The craft of making clothes has been individually linked to each of us for thousands of years. Unless you were literally the Prince of England, you probably sewed on your own buttons. The globalization has scattered the production of clothes to all possible corners of the world.
Fast fashion, copied luxury fashion at cheap prices, is overtaking all previous fashion business models in record time. Fashion has become a disposable product, with so many new clothes being produced in the shortest amount of time.
Zara, the fast fashion giant, needs two weeks from the start of production until the dress is ready to be sold in the shop. 700 designers working for Zara chase the most interesting and latest designs in fashion boutiques and department stores, only to turn them into cheap knock-offs. Zara launches 65,000 new models a year, that's 200 pieces a day.* A massive flood of consumer goods, are available to us to be bought 24/7. The numerous unworn clothes that are banned to the world's landfills are a reaction to this incredible surplus of choice that drives some of us into complete overwhelm.
The massive monster that goes by the name of fast fashion swallows up anyone who gets in its way. Human rights are crushed merciless and nature is left with a trail of toxic poisons.The complex construct of fast fashion ideology, serves profit alone.
The feeling of powerlessness is all too common in our society. But it is the action of the individual that breaks the collective inability to respond to injustice. We can be courageous in our thinking, with the fearlessness to appeal for change in our current world, for a fair, social and more environmentally friendly utopia of the future. The desire for sustainable, fair-produced quality fashion has already awakened in some of our minds, and is beginning to flourish into a social revolution.
The feeling of the individual fighting for change can be rephrased into a powerful community voice. More and more people have realized the importance of environmental and climate protection. The role of fashion is incredibly diverse, it reflects people's needs and issues, it can liberate, it revolutionizes and most importantly it can change us as a society for the better. With the industrialized and mechanical processing of clothing, we are experiencing an incredible fast paced world, where the personal and individual touch is being left aside. More transparency for the work behind a garment can lead us as consumers to better decisions when buying. With the rediscovery of the imperfect and the handmade, we can once again find a personal relationship with our clothes, as it was historically common for centuries.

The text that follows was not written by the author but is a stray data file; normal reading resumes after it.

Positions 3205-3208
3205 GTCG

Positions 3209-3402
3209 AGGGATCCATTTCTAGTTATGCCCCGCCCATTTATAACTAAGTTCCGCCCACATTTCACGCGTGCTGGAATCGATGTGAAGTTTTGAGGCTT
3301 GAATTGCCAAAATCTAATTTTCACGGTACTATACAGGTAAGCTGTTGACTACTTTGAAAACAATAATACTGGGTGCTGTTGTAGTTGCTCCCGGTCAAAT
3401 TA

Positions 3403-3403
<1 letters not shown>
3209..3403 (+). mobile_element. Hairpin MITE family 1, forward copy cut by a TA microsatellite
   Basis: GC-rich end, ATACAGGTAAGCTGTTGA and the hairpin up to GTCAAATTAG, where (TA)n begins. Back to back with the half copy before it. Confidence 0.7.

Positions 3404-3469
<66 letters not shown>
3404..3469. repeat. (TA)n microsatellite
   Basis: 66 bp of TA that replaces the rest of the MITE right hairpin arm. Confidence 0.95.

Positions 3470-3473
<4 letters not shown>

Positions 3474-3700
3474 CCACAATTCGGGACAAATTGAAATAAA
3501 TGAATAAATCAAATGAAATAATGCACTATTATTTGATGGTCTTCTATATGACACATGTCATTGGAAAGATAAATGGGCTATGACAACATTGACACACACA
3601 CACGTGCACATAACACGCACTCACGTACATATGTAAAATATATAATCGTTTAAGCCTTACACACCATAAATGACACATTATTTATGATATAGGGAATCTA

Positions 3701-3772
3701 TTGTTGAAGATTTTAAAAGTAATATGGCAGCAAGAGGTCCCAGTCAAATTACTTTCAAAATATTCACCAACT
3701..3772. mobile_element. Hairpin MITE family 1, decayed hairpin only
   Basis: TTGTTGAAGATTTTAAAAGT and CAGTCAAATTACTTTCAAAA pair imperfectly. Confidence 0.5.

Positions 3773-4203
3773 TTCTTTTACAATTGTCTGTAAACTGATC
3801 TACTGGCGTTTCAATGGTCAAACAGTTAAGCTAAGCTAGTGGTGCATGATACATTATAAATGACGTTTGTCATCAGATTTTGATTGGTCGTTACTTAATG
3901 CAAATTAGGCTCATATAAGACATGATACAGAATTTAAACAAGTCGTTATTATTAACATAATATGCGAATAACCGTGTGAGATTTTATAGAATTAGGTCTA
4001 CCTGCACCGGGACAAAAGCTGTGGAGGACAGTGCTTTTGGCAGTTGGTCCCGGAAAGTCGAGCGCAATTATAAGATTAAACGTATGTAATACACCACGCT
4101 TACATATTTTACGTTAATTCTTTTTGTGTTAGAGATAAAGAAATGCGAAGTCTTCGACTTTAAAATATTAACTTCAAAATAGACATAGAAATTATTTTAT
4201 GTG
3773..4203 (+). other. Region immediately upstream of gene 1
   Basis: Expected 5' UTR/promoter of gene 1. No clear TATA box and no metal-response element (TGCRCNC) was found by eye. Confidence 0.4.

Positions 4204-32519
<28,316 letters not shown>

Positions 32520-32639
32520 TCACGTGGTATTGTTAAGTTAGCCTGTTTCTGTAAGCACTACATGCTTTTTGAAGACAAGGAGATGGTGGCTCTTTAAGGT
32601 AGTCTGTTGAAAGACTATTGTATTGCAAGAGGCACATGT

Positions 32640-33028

With The Second Story, I would like to propose an alternative to the fast fashion model, to show that fashion can be fully transparent and exclusively handmade. I work with second-hand fabrics, all carefully selected, to tell a new story with materials that already exist in the world. Many of us own a favourite piece of clothing that we have worn for years, even though it may not look as nice as it once did. The story of that particular garment, or the feeling associated with it, is very personal and tremendously important. The garments from The Second Story are often one-of-a-kind pieces, as the amount of fabric selected is just enough to make a single garment. This is exactly the idea I find particularly beautiful, clothes that are individual and not worn by everyone.
It doesn't matter what the individual's attitude to fashion is, but it's clear that we all have some kind of connection to fashion in our daily lives. Through this personal connection, a rethinking of how we practice fashion in the present day can take place on a personal as well as a global level, in order to move together towards a sustainable future.
*Fast Fashion, documentary by Edouard Perrin and Gilles Bovon, Arte 2020
-The True Cost dives deep into the fashion industry, showing the impact of fashion on people and the environment.
-Fashioned from Nature, with essays spanning from the 17th century to the present day, the book examines our dependence on the natural world.